Happy Weekend! I am pleased to present author Carrie Patel, whose debut book: The Buried Life presents a strange, Victorian/dystopian world. Civilization as we know it has been wiped out by some big catastrophic event. Cities are below ground. The wealthy and the elite control the knowledge, and they have all the power, but that is all about to change.......I have Carrie here guest posting on world building so without futher delay here is Carrie:
It can be tricky to nail worldbuilding in speculative fiction. Readers have wildly different preferences and expectations—some want to know every last detail about an imagined setting, from modes of transportation to the foods people eat for breakfast. Others want just enough to keep the story going.
Personally, I tend to waver somewhere in the middle. I enjoy reading about some of the more unique details of a world, but I prefer not to digress from the story too much. So, to strike a balance, I try to center my worldbuilding in the perspectives of my characters.
This isn’t an uncommon approach, and it’s part of the reason why “outsider” characters are so popular in science fiction and fantasy. When your perspective characters are new to the setting, it’s easier to justify their attention to the very elements that will be unfamiliar to readers, including technology, magic, and local customs.
In The Buried Life, the perspective characters aren’t new to the city of Recoletta, but they are outsiders to the elite class of society that they’re investigating. This allowed me to write about the city with the emotion and familiarity of someone who knows it all too well while still creating opportunities for worldbuilding.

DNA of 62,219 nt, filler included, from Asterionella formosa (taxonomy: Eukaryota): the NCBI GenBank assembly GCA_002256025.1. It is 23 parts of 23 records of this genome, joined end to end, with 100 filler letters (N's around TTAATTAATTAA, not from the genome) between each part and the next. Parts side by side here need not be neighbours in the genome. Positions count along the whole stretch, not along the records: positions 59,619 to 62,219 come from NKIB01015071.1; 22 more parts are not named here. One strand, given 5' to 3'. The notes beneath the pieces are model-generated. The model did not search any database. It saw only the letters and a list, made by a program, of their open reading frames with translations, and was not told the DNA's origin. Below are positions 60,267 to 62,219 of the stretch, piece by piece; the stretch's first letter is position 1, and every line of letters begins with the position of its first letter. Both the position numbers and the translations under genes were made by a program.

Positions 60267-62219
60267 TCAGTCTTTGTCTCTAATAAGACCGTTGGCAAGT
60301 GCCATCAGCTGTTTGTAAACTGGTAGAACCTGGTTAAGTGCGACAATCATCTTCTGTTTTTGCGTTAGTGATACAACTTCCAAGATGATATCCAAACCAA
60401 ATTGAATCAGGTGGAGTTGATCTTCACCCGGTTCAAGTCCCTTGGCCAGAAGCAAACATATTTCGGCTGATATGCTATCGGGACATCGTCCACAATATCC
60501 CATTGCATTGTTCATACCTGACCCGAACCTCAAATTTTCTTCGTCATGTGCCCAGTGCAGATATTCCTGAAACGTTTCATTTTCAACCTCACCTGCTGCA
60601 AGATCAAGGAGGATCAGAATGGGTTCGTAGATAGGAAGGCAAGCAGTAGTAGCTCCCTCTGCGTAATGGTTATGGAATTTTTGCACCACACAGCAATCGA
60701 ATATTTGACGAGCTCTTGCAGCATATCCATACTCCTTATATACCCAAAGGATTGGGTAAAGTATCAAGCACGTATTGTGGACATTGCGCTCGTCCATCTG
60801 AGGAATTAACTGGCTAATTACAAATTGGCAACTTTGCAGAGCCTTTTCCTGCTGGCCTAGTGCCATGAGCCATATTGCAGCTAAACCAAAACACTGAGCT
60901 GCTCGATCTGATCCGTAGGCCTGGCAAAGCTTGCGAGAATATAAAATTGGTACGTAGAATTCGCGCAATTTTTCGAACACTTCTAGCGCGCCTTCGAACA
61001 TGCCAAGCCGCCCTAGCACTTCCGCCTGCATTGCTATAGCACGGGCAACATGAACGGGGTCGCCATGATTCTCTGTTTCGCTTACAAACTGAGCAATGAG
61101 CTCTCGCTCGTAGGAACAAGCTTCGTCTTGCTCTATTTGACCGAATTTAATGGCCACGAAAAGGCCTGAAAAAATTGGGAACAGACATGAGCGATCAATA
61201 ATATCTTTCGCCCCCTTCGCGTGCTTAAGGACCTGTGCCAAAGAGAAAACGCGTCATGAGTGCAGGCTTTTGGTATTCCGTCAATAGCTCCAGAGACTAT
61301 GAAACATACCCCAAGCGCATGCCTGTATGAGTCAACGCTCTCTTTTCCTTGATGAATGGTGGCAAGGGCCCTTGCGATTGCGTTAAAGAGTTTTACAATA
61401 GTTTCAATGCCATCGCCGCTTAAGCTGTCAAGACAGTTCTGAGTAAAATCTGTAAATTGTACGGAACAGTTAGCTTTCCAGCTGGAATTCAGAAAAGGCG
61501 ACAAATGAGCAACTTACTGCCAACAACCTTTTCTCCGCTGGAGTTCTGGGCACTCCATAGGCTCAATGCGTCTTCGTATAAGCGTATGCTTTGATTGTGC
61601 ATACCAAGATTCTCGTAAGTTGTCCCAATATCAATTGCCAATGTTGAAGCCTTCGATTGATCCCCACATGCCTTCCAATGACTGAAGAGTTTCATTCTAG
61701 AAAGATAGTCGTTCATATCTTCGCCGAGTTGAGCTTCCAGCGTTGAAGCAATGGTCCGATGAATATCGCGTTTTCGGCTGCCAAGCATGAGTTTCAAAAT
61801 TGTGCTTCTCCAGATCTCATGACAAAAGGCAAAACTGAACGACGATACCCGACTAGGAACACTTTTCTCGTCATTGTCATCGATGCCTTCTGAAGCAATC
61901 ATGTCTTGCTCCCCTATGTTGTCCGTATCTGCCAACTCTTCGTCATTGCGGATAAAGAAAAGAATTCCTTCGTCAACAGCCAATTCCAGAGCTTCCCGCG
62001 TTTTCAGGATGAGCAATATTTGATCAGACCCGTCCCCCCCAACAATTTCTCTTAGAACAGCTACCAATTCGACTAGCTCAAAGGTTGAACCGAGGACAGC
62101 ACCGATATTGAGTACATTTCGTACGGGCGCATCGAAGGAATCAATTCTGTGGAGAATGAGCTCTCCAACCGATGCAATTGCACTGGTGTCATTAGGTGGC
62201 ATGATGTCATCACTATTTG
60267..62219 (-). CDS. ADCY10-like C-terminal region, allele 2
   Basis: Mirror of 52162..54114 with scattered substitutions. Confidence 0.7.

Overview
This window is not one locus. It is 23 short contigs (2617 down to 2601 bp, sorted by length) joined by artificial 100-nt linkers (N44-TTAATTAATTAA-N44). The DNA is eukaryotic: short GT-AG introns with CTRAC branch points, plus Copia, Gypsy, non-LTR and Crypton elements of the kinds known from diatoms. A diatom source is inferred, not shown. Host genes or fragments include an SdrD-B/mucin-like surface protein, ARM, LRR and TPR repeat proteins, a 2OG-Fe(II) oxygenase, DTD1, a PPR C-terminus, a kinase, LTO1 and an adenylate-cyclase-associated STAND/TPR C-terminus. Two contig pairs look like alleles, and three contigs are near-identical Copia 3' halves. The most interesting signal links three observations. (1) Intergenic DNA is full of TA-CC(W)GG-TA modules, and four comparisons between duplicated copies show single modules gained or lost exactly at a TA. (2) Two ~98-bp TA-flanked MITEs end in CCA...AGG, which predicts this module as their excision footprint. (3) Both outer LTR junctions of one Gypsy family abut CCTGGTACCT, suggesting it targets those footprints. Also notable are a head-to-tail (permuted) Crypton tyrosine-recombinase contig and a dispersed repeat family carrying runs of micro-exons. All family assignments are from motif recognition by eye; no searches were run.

Worldbuilding from a close third-person perspective also gives the writer a litmus test to see whether the character of the world—the society, the speculative elements, the location, and whatever else makes it unique—figures into the narrative. If a character’s reflections on Martian canyons, strict social structure, or dwindling food supplies come across as casual asides, then it’s a likely sign that these elements could be woven more tightly into the fabric of the story and the characters. That’s one of the most important elements of speculative fiction—making sure that you’re writing a story about a particular time and place rather than one that simply happens to occur somewhere new.
A huge thanks to Carrie for sharing her thoughts on world building. Here is my review:
The Buried Life (The Buried Life #1) by Carrie Patel
The gaslight and shadows of the underground city of Recoletta hide secrets and lies.When Inspector Liesl Malone investigates the murder of a renowned historian, she finds herself stonewalled by the all-powerful Directorate of Preservation – Ricoletta’s top-secret historical research facility.
When a second high-profile murder threatens the very fabric of city society, Malone and her rookie partner Rafe Sundar must tread carefully, lest they fall victim to not only the criminals they seek, but the government which purports to protect them.
Kindle Edition, 336 pages
Three and a half Stars: A book with great potential that falters with shaky world building.
Malone hurries through the darkened streets, her mind racing over what she has just encountered. A quiet, historian murdered in his own home while surrounded by valuable banned books. Who killed him and why? Meanwhile on the other side of town, an unassuming laundress frantically searches for a missing button amongst her washing. The small pearl button likely cost a fortune and could mean the end of her career. She heads to the market, hoping to procure a replacement, not knowing that her path will collide with two whitenails. Before long, Jane, the laundress, finds herself in the middle of the same murder investigation, and it is big and dangerous. So large, it could topple the entire city. Will Malone and Jane find the killer?
What I Liked:
- I am always up for something new and different, and I can say that The Buried Life delivered on that aspect. This is a complicated book that doesn't fit neatly into one category. It is a bit dystopian, steampunk and murder mystery with a definite hint of the Victorian Era. I liked the blend of genres and the interesting setting and concepts.